The two-hour dance theater work delved into post-traumatic stress syndrome, a condition all too real for so many people and their families. Lighting, sets, text, and dance carried the audience through the emotional journey of a character who feels cut off from the rest of the world. It was as if the audience was able to get a glimpse inside the psyche of a PTS sufferer—and it made me weep.

 

Locally Grown Goodness

Photo: Sharen Bradford/The Dancing Image
DBDT: Encore! presents Unsettled Thoughts

 

Spring of ’16 was a good time for dance, not just because of TITAS and other tours that came to town, but because of the talent we have here in our own backyard.

Dallas Black Dance Theatre II shifted titles midyear to become DBDT: Encore!, and I can probably guess why. Those Roman numerals at the end of a company name can easily conjure up an image of a lesser company, a group of dancers that just aren’t there yet, but that simply doesn’t describe these particular performers. Their Spring Fiesta performance in May and appearance in Dallas Opera’s Show Boat proved that they’re just as good, just as powerful and magnetic as any of the dancers found in DFW’s most elite companies.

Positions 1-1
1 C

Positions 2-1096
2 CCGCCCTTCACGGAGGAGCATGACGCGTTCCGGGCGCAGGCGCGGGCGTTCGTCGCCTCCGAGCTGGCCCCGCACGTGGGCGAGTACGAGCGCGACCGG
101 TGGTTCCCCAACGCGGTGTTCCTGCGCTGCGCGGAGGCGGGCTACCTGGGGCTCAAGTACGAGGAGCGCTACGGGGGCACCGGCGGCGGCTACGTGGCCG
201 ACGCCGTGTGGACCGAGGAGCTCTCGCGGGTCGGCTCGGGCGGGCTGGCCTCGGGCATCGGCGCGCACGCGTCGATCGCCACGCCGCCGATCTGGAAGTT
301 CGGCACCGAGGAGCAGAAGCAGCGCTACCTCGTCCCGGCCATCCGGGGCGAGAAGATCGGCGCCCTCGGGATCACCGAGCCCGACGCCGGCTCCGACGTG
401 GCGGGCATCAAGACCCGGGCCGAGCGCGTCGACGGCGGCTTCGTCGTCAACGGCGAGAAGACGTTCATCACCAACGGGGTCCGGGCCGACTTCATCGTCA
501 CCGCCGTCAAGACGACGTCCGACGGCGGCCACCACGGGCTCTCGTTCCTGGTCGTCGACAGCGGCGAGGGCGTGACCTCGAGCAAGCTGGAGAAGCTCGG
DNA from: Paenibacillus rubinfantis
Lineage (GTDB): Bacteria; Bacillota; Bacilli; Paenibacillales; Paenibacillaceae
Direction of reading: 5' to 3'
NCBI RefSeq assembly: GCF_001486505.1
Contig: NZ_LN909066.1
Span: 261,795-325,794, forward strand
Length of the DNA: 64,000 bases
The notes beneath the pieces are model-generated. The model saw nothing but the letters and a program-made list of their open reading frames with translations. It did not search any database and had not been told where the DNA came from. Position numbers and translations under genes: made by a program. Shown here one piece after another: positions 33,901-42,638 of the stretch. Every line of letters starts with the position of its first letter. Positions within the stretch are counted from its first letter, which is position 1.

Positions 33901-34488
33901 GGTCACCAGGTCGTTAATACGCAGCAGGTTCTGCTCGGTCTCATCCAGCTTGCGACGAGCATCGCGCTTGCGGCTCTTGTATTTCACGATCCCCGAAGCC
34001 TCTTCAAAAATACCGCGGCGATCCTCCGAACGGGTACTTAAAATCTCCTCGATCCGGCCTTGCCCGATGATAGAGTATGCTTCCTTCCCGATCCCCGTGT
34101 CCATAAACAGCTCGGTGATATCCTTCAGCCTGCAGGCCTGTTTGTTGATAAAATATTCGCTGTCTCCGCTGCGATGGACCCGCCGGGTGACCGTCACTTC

Another company that kept popping up on my radar this year was Avant Chamber Ballet. Their March collaboration with Dark Circles Contemporary Dance (more on them later) featured a new Raymonda, but it was Balanchine’s Who Cares? (set by repetiteur and the recently retired Michele Gifford) that caught my attention, due to stunning performances and beautiful execution.

The Women’s Choreography Project in May, a program seeking to expand women’s roles in the ballet world, has had two fabulous years so far. And December’s A Ballet Christmas Carol put me in crossover heaven with its clever mixture of Dickens, Nutcracker, and Giselle.

The aforementioned DCCD seems to have grown up alongside ACB, so their March show was a perfect match, despite their differing aesthetics. Joshua Peugh’s take on Rite of Spring was unexpected, a bit wacky, but utterly brilliant.

 

Curiously Compelling Choreographers